2013: Vital year for democracy and justice – Editorial, Daily Mirror
A New Year dawned today with the usual extravagant five-star balls while some half a million people were seriously affected by floods, earthslips or landslides in 21 districts. Most people have read about or watched the spectacular tragedy of the Titanic, but we don’t seem to have learnt the right lessons with the Colombo elite indulging in super luxuries while millions of people are suffering in different degrees of disaster, destitution and desolation.
The agony and ecstasy of New Year’s Eve apart, the stark reality is that Sri Lanka is staggering into 2013 in a quagmire of political, constitutional and socio-economic crises.
Most independent analysts believe it may be a make or break year. The choice is between democracy, good governance, transparency, accountability and a balance of power on the one hand, and dictatorship and anarchy on the other.
The most important issue that needs to be resolved justly and immediately is the crisis over the impeachment motion against Chief Justice Shirani Bandaranayake. It is no longer a question of personalities, but one of Sri Lanka’s gravest crises with barbarians at the doorstep of the temple of justice and possibly a chaotic reign of terror if the independence of the Judiciary is jailed. Former Supreme Court Judge C.V. Wigneswaran — one of the most eminent and widely respected legal personalities – said last week democracy was on the brink of collapse largely because of the 18th Amendment, which he described as a national calamity. Justice Wigneswaran gave this warning in a keynote speech he made at the annual sessions of the Judicial Services Association, which comprises District Judges and Magistrates. More than 180 of the 200 judges attended the meeting paying Rs.4000 each after the government at the last moment withdrew funds for the sessions saying it had information that a resolution was to be passed against the impeachment motion. The besieged Chief Justice was the chief guest at the J.S.A. sessions, but she left after making a powerful speech, and was not present when Justice Wigneswaran blasted the 18th Amendment, which had been approved in 2011 by a Supreme Court bench including Justice Shirani Bandaranayke. Now she has become a high-profile victim of this very same amendment, which gives the powerful Executive President virtually absolute powers. When the sages told us that absolute power corrupts absolutely, they were obviously referring not only to material things but also to the mind.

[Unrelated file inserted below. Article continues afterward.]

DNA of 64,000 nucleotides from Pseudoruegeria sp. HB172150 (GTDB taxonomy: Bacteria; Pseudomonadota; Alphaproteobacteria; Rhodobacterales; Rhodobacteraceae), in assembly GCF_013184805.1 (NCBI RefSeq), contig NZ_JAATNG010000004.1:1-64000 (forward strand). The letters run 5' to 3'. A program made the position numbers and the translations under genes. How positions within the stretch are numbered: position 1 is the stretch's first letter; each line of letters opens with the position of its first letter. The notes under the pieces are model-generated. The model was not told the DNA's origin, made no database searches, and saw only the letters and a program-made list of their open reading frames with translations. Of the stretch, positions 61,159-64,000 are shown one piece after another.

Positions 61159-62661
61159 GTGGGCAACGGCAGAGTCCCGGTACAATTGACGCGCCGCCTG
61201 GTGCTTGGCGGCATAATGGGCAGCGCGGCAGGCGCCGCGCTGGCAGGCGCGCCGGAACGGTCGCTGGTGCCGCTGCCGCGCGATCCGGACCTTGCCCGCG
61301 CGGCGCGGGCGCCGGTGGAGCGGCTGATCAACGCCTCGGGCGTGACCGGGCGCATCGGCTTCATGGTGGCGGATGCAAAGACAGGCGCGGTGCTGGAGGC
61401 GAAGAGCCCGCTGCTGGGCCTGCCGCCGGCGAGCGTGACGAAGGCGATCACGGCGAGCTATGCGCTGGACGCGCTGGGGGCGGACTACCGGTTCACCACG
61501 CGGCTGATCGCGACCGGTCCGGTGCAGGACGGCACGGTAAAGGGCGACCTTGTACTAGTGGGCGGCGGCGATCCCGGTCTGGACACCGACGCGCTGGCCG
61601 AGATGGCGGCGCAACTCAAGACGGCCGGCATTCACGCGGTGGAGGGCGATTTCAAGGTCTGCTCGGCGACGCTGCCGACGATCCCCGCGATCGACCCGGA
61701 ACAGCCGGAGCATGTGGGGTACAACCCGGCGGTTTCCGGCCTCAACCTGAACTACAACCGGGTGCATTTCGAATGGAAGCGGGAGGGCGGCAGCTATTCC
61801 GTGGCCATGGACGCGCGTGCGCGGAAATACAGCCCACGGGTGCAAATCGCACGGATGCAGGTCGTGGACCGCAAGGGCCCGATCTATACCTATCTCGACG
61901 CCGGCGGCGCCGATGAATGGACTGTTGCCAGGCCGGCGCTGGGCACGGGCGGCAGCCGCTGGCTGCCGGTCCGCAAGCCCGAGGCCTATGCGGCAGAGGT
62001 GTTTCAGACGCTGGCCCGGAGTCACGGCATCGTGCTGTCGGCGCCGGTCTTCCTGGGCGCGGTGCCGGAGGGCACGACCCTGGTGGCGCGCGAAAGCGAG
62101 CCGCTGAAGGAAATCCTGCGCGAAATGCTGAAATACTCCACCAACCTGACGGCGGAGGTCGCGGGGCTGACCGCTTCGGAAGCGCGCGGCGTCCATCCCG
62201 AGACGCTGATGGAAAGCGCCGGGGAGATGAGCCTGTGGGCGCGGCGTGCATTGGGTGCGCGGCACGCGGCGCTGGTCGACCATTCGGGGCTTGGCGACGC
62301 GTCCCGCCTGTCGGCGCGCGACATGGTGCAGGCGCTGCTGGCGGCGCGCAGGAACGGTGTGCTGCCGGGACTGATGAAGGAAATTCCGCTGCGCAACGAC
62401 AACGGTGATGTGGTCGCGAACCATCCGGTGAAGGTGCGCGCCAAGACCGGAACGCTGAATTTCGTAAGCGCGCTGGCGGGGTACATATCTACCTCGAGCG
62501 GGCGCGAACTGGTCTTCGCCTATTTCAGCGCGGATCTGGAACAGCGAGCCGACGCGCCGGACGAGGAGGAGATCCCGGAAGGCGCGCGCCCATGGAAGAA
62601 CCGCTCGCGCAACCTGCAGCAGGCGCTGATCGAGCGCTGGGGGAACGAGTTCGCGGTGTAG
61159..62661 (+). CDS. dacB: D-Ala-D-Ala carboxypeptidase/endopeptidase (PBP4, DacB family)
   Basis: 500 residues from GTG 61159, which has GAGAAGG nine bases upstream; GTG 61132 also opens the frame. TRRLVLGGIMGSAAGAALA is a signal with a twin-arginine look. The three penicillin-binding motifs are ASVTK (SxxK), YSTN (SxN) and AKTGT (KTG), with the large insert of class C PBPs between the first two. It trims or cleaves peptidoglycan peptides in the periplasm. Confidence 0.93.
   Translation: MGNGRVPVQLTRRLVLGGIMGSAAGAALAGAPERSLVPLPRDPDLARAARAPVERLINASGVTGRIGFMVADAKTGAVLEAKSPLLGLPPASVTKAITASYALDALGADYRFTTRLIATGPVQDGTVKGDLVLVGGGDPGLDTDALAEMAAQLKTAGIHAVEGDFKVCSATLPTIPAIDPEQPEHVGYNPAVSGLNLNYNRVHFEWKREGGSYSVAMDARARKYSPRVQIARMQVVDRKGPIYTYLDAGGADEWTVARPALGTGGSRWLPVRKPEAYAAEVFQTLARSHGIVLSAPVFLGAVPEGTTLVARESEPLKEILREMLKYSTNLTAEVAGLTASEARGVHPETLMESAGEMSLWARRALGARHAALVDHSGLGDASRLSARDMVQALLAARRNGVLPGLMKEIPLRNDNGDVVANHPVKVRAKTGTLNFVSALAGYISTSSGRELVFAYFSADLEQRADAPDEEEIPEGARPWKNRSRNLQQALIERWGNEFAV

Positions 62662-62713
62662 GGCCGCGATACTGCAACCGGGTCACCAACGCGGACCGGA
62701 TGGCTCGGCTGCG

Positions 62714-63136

To turn around in 2013, we hope there will be a prorogation of parliament so that the impeachment motion will lapse and an independent committee comprising former Supreme Court judges or other eminent legal personalities will be appointed to probe the charges against the CJ. Activists for democracy and human rights also hope the President will rise to the level of a statesman and at least restore the 17th Amendment as a first step toward reviewing the 1978 constitution for the Executive Presidency.